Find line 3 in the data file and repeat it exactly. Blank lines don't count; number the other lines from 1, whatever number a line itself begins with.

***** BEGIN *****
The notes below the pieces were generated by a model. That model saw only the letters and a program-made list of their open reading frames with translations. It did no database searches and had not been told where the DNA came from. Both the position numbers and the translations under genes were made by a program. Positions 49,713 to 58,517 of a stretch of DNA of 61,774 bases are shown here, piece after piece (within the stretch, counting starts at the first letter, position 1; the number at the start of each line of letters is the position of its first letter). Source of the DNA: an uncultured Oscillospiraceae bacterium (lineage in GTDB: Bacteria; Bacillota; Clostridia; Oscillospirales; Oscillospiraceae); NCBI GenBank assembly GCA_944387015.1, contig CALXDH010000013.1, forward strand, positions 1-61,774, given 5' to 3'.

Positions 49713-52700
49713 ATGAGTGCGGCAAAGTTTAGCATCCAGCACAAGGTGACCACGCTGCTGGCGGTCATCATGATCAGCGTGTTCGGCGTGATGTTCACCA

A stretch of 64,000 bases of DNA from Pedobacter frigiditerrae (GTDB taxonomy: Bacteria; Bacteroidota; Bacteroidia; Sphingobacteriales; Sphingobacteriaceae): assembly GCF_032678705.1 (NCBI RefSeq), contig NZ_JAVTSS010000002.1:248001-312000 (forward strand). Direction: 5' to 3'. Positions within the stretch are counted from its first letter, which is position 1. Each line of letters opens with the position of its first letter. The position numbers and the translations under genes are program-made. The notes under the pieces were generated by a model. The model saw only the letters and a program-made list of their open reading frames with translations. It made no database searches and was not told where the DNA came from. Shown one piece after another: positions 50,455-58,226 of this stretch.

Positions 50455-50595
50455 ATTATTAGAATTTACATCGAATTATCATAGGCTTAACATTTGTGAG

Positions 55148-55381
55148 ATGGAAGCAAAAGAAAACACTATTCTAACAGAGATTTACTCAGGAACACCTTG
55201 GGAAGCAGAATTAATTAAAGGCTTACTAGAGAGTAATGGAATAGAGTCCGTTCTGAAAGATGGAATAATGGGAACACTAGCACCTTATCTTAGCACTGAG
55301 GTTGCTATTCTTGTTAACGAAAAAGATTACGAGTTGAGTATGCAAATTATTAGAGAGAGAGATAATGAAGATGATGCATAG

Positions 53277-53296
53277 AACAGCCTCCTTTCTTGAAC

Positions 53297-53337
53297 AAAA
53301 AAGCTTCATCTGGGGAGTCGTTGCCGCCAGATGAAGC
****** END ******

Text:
49713 ATGAGTGCGGCAAAGTTTAGCATCCAGCACAAGGTGACCACGCTGCTGGCGGTCATCATGATCAGCGTGTTCGGCGTGATGTTCACCA